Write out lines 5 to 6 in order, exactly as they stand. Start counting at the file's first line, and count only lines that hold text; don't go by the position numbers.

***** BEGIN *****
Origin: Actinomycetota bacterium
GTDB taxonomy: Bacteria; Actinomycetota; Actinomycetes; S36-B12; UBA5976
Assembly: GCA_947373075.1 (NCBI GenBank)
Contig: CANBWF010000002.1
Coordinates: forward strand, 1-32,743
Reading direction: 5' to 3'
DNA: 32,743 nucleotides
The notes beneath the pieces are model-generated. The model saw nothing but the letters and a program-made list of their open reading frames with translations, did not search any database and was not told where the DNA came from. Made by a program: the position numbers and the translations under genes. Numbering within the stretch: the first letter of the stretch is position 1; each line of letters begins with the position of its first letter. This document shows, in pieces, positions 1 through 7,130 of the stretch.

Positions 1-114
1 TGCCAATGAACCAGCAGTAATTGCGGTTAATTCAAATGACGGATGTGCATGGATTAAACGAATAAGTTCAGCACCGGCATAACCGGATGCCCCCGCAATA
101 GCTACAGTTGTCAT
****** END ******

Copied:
Coordinates: forward strand, 1-32,743
Reading direction: 5' to 3'